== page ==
May 24, 2017
By Barbara Goldberg and Hilary Russ
NEW YORK (Reuters) – Faced with this summer’s partial shutdown of New York’s Pennsylvania Station due to track repairs, some employers in the largest U.S. city are scrambling to come up with “Plan B” offerings to allow their suburb-dwelling staff to avoid the largely shuttered transit hub.
Inquiries have spiked for temporary office spaces that do not require travel through the busiest train station in the U.S., where weeks-long outages in July and August are expected to trigger a travel nightmare for employees living in New Jersey and Long Island suburbs, according to businesses and real estate specialists.
In the nation’s leading center of banking, finance, and communication, major employers are offering to let workers clock in from home or report to branch offices.
It is an effort to spare some 600,000 daily commuters from what New York Governor Andrew Cuomo predicted could be a “summer of agony,” based on recent delays and cancellations triggered by a pair of derailments at the station infamous for its deteriorating tracks.
“People are trying to avoid the harrowing commute to get into that part of town,” said Marcus Moufarrige, chief operating officer at Servcorp Ltd
Calls in search of temporary office space in lower Manhattan in July and August have risen 4 percent from last year, Moufarrige said.
“Some have mentioned the situation at Penn Station,” he said.
Investment bank Societe Generale
“It obviously increases productivity so people aren’t stuck on trains for an hour or two,” O’Brien said. “It also reduces the amount of meetings that have to be canceled because important stakeholders are stuck on trains.”
Scott Rechler, chief executive of RXR Realty LLC said his $15 billion development firm is contemplating offering more flexible hours or allowing employees to work at offices outside Manhattan.
“We’re going to all have to find ways to adjust, almost like we did post-Sandy,” said Rechler, referring to 2012 Superstorm Sandy, which left millions of train riders without service, on some routes for weeks.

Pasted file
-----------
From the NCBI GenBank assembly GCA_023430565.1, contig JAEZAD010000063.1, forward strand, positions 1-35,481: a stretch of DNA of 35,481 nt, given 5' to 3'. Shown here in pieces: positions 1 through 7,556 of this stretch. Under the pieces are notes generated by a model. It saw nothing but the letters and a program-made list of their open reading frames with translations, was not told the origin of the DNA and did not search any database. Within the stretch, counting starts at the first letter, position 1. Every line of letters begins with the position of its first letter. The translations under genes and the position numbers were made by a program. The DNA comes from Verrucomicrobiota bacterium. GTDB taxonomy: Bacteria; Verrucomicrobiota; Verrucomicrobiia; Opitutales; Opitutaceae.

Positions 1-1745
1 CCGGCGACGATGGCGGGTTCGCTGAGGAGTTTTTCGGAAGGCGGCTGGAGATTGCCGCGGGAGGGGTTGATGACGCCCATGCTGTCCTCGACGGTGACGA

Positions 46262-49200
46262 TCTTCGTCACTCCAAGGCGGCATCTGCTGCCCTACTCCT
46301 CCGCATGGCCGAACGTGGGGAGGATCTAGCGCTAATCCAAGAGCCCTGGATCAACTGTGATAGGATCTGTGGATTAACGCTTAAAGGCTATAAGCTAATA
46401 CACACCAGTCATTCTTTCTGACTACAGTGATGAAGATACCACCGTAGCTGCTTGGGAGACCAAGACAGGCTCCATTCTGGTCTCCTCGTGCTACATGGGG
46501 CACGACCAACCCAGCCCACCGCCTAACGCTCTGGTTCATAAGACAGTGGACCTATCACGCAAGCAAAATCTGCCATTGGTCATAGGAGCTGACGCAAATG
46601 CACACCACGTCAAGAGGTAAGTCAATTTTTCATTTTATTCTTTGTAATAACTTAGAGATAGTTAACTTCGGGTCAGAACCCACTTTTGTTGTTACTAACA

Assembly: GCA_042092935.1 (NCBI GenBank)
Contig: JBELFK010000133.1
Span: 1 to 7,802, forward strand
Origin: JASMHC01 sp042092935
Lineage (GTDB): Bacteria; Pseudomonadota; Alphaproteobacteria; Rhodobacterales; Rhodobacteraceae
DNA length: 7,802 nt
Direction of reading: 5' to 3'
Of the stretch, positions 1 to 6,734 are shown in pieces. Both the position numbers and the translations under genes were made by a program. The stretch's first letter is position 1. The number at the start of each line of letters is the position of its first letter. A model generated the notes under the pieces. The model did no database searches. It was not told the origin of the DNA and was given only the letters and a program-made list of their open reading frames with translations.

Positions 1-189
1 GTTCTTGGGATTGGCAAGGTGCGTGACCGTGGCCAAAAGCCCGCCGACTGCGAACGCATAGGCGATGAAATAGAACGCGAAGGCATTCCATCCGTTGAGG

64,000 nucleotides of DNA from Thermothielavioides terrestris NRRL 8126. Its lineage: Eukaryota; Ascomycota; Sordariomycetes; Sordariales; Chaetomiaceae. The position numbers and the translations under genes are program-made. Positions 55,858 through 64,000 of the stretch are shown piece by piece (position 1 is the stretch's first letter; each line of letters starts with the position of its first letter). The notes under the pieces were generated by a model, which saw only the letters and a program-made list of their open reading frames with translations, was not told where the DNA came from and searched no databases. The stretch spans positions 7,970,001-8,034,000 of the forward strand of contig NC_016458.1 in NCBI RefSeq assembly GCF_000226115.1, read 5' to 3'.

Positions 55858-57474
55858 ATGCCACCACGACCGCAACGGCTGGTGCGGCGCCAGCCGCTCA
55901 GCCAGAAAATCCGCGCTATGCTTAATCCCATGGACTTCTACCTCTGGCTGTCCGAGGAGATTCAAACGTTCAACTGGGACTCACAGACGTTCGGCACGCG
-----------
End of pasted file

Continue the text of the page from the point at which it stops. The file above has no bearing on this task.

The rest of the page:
The looming transit nightmare even has pushed some to quit their Manhattan jobs to avoid Penn Station and work closer to their suburban homes.
“It’s just become a point of stress,” said Jessica Pansini, 31, a healthcare public relations supervisor who lives in Montclair, New Jersey, and whose scheduled 45-minute commute through Penn has slowed to 2.5 hours.
She was offered a lateral job in New Jersey and said news that summer track repairs was “80 percent” of the reason she accepted, ditching her dream job in Manhattan.
POTENTIAL IMPACT ON HOME VALUES
Penn Station serves three commuter train lines: Amtrak, New Jersey Transit and the Long Island Rail Road.
Amtrak owns the station’s tracks and was responsible for two recent derailments that prompted it to speed up long-planned repairs.
The three railroads together are devising a scheme for which tracks to take offline for repairs, and where to reroute other trains. Summer outages are expected from July 7 through July 25 and Aug. 4 through Aug. 28.
(To see an animated graphic of rush hour trains at Penn Station, click on: https://vimeo.com/217206048)
New Jersey Governor Chris Christie said on Tuesday that N.J. Transit trains on the popular Morris & Essex Midtown Direct line would be diverted to Hoboken, where ferries and alternate train lines connect to Manhattan.
The overall changes may also have a longer term effect, observers said.
“If people believe it’s going to be a chronic problem, then there’s probably going to be more meaningful structural changes relative to where people want to live and property values,” said Rechler.
“More of the working people have less flexibility,” he said. “They’ll feel more of the brunt than the professionals.”
The potential ripple effect on suburban home values has raised concerns, said realtor Tracy Wolchock Freeman at Coldwell Banker in Maplewood, New Jersey. Media dubbed the area “Brooklyn West” after a years-long influx of New Yorkers attracted by Midtown Direct train service to Penn Station.
“Prolonged issues with the trains could lead people to look in other markets,” Freeman said.
(Reporting by Hilary Russ and Barbara Goldberg; Editing by Chris Reese and Cynthia Osterman)
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